Cohen said Wednesday that he had helped Patton get her job at the Trump Organization as well as at HUD. The two were “virtually inseparable,” Patton posted on Instagram this week, beneath an old photo of them dining in Trump Tower.

Patton began working for Eric Trump, the president’s son, in 2009 as the vice president of his foundation and as his primary aide before being promoted in 2012 to be the senior aide for all the Trump children, according to the résumé she submitted to HUD.

Her June 2017 promotion at HUD from a Carson senior adviser to regional administrator overseeing the nation’s largest housing authority stirred controversy because of her lack of housing expertise and accusations that she had embellished her résumé.

At HUD, Patton has the reputation of being uncontrollable — and untouchable, given her close ties to the Trumps. The Post previously reported on emails showing how she tried to get a colleague fired by citing her friendship with Eric Trump.

Her silent role at the Cohen hearing has further elevated her profile, bringing intense media scrutiny as well as opportunity.

Darryl Madden, spokesman for HUD’s Office of Inspector General, told The Post on Thursday that the office has referred Patton’s appearance at the hearing to the Office of Special Counsel for additional review.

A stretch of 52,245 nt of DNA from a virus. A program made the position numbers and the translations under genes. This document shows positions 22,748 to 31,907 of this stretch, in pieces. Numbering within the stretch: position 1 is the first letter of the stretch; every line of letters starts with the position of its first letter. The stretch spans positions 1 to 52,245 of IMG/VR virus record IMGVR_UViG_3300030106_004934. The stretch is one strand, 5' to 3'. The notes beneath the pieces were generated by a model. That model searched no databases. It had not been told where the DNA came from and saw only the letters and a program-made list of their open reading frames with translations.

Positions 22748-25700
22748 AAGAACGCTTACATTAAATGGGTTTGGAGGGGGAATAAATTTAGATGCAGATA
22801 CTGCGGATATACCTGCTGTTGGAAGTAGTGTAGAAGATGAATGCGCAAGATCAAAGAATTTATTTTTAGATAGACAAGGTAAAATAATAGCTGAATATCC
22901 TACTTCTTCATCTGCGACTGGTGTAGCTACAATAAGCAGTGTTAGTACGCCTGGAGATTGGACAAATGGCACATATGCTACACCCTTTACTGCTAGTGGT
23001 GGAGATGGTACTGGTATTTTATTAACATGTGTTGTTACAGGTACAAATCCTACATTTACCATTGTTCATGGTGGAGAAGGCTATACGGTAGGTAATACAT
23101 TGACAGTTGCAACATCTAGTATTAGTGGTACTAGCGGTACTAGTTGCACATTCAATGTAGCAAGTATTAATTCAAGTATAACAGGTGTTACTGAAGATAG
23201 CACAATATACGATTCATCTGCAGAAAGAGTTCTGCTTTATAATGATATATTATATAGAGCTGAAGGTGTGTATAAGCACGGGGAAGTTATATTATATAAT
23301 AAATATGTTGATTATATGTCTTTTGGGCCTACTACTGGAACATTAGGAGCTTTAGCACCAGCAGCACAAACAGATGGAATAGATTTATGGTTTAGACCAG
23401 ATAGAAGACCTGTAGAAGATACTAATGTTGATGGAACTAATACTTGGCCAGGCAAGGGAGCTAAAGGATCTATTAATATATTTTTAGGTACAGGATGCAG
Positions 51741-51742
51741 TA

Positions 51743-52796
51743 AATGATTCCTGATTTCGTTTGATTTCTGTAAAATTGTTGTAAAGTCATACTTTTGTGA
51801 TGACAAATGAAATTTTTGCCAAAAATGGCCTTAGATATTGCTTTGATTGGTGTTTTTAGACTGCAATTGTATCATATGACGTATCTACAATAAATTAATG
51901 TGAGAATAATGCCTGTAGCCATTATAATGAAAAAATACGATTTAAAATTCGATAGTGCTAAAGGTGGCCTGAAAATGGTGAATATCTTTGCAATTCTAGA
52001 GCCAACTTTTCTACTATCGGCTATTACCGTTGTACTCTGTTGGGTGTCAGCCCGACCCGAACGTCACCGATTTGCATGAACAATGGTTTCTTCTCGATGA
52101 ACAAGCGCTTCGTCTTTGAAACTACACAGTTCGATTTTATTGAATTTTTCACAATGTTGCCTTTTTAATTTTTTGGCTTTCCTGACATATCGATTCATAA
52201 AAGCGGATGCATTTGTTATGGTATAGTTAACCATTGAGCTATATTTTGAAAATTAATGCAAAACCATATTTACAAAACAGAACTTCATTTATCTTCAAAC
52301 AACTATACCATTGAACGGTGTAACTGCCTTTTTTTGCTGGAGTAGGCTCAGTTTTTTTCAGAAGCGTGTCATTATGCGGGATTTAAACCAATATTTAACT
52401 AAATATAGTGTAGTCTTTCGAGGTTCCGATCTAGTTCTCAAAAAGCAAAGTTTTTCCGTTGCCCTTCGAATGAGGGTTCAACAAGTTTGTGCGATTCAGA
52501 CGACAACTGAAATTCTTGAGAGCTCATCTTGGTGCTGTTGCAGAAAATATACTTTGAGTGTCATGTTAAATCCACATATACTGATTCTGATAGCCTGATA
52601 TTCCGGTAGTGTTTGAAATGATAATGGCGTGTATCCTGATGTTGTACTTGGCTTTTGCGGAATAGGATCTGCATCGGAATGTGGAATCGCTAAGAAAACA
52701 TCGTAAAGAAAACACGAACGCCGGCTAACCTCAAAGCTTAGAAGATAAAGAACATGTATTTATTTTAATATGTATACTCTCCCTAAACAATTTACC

Patton appears to relish being in the crosshairs, even as late night comedy fodder. She gave an appreciative nod on Facebook to “partisan comedian Trevor Noah,” host of “The Daily Show,” who joked after the hearing that the Trump family seemed to have a “bat signal” for Patton because “whenever the Trumps are accused of racism, they always bring the same woman … like if you can only bring one black person every time, something tells me you don’t have black friends.”

On Thursday night, she appeared on Laura Ingraham’s show. Friday, she’s set to appear before Fox News host Sean Hannity. Saturday, it’s “Justice with Judge Jeanine.”

On Monday, Patton is slated to resume regularly scheduled programming: moving in with her third volunteer family living in New York public housing, this time in Queens, where Amazon was supposed to build a second headquarters.

And just as she has done during her week-long stays in housing complexes in the Bronx and on the Upper West Side, Patton will tour the distressed apartments, documented in her own video blog — and the media she has invited to tag along.